The scrapped program would be the first awards show to fall victim to the Writers Guild of America strike, and February's Academy Awards also could be in jeopardy.
But the WGA, as it has with almost all television shows and feature films, refused to allow its writers to work on the Globes and promised to picket the Beverly Hilton Hotel, where the usually star-stuffed awards dinner is held.
The leadership of the Screen Actors Guild advised its members to honor the WGA pickets, meaning Globe nominees such as George Clooney, Johnny Depp, Julia Roberts and Angelina Jolie would be making other weekend plans.
Hours after the awards banquet was canceled, the organizers of many of the evening's swankiest Golden Globes parties -- some of which cost $150,000 and more to put on -- said they were canceling their celebrations too.
An NBC e-mail sent to movie studios called for an awards news conference, to be carried by NBC News, along with separate programs devoted to film clips, interviews and Golden Globe parties. But even that bare-bones coverage compromise was greeted coolly by the WGA. The union said it appeared to be a ruse to get around the pickets, which the guild said might remain in place.
"If they do an awards show, no matter what they call it, and it's produced by a struck company, we will picket," said Jeff Hermanson, assistant executive director of the Writers Guild of America, West. The WGA believes that even though NBC News is listed as the presenter of the Globes broadcasts, the coverage is being covertly coordinated by Dick Clark Productions.
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A spokesman for the production company said the WGA was mistaken. "We have absolutely no involvement in the news conference," Terry Fahn said. Because the rest of the programming for the broadcast had not been finalized, Fahn could not comment further. NBC declined to comment.
Jorge Camara, president of the Hollywood Foreign Press Assn., which bestows the Globes, said in a statement, "We are all very disappointed that our traditional awards ceremony will not take place this year and that millions of viewers worldwide will be deprived of seeing many of their favorite stars celebrating 2007's outstanding achievements in motion pictures and television."
It nevertheless remained unclear whether any of the A-list talent nominated by the Hollywood Foreign Press Assn. would actually show up for the ceremony in its redacted form. The head of publicity at one major studio said he would not risk humiliating his actors -- not to mention spending tens of thousands of dollars on travel and stylists -- by bringing them to some unglamorous meeting room to find out they had lost. In a crowded ballroom, at least, there's somewhere to hide.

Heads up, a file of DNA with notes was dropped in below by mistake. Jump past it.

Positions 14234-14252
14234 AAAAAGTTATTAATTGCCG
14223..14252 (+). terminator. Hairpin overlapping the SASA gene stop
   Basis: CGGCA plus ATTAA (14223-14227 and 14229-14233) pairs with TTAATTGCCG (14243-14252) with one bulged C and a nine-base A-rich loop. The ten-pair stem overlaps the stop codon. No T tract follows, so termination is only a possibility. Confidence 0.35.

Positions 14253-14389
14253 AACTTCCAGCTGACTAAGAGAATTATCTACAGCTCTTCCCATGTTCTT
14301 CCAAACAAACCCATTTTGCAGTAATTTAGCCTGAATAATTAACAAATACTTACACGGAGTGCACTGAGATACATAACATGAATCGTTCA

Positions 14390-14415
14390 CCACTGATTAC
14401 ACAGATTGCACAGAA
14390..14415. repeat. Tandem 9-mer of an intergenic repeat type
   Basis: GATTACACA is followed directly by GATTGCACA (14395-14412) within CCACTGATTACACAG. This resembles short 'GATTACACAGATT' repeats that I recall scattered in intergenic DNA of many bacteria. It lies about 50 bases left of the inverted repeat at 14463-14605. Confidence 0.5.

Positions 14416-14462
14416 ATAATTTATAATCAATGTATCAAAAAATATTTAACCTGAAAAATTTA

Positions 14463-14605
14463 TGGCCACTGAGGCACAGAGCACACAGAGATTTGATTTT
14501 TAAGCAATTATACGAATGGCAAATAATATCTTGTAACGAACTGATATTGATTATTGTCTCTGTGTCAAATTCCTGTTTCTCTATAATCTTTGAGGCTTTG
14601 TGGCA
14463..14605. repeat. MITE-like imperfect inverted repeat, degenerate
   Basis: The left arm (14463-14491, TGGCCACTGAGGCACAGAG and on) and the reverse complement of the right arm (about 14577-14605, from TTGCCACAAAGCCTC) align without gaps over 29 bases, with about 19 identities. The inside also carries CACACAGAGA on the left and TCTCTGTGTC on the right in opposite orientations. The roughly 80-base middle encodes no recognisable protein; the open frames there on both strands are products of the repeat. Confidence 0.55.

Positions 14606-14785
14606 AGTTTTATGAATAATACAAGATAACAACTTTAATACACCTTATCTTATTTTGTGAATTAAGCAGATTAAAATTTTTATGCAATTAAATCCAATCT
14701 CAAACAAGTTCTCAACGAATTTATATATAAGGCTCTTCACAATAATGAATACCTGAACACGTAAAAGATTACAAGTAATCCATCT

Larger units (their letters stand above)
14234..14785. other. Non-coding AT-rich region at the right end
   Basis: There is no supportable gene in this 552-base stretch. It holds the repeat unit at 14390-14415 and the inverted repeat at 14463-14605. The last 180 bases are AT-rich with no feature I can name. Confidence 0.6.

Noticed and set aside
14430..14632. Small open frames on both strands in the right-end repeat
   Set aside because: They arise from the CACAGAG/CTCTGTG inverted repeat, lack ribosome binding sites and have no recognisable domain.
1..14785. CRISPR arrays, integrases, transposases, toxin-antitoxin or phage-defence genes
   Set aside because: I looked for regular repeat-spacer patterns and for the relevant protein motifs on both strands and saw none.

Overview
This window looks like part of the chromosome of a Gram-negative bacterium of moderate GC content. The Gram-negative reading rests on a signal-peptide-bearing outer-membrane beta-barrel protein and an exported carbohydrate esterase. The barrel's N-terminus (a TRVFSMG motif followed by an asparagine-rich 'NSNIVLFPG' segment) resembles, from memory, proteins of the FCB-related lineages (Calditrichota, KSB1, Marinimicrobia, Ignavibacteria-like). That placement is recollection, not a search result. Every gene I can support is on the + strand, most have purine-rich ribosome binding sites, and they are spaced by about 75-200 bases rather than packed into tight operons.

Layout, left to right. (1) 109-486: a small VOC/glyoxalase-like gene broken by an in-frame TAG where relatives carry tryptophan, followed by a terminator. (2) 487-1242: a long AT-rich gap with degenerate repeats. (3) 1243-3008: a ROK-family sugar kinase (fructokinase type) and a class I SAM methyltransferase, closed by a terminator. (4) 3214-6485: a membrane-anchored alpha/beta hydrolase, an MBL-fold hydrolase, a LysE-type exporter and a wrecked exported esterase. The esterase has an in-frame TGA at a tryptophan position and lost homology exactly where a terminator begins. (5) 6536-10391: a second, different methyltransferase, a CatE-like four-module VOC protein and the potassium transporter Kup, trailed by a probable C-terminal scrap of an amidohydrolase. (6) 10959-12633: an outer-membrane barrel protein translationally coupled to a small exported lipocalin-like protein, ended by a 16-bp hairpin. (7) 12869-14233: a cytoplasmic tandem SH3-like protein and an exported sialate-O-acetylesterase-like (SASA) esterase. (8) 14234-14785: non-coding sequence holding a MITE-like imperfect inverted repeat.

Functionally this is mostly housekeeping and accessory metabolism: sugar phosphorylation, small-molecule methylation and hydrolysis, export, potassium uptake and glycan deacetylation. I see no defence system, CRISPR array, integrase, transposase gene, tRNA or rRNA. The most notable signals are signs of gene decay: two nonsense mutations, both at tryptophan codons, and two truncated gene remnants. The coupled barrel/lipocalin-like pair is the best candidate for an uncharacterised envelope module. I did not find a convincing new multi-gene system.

Organizers of the 80th annual Academy Awards, scheduled for Feb. 24, said they remained hopeful they could still produce a show as good as any of the preceding Oscars.
"We really think we can work out some sort of agreement that will allow us to do a traditional Academy Awards broadcast," said Bruce Davis, the Academy of Motion Picture Arts and Sciences' executive director. "We will not be resorting to the kind of expedients that the Golden Globes are resorting to. We can do the kind of show the public expects of us."
The academy has yet to ask the WGA for a waiver for Oscar host Jon Stewart and his writing staff, but the WGA already has denied an Oscar request to use film clips without paying customary union residual fees.
Academy officials are hopeful that their membership -- thousands of prominent filmmakers representing all of Hollywood's top unions, who value the importance of an Oscar -- can help it reach a compromise with the WGA. But the WGA is on strike against Oscar broadcaster ABC, among other companies and networks, and the ceremony brings ABC tens of millions in profit.
NBC, which carried the Golden Globes in their infancy, resumed its broadcast of the awards ceremony 12 years ago. The network built the show into a cash cow, routinely pulling in more than 20 million viewers. NBC in recent years has made $10 million to $15 million on its Globes telecast, according to two people close to the network.
There are at least three reasons for NBC to treat the show as a news event. First, the news division doesn't have to pay to use clips from movies and TV shows. Second, the network isn't on the hook for the $6-million licensing fee it would pay the Hollywood Foreign Press Assn. and Dick Clark Productions for the regular awards show. Finally, the network doesn't have to use WGA writers to provide material.
But the arrangement did not please rival television news organizations, which said privately they were irked that they would be barred from covering the event. (Print reporters will apparently be allowed in, but NBC is the only TV network that will be permitted to cover it.)
Advertisers were uncertain about the revised show's prospects as well.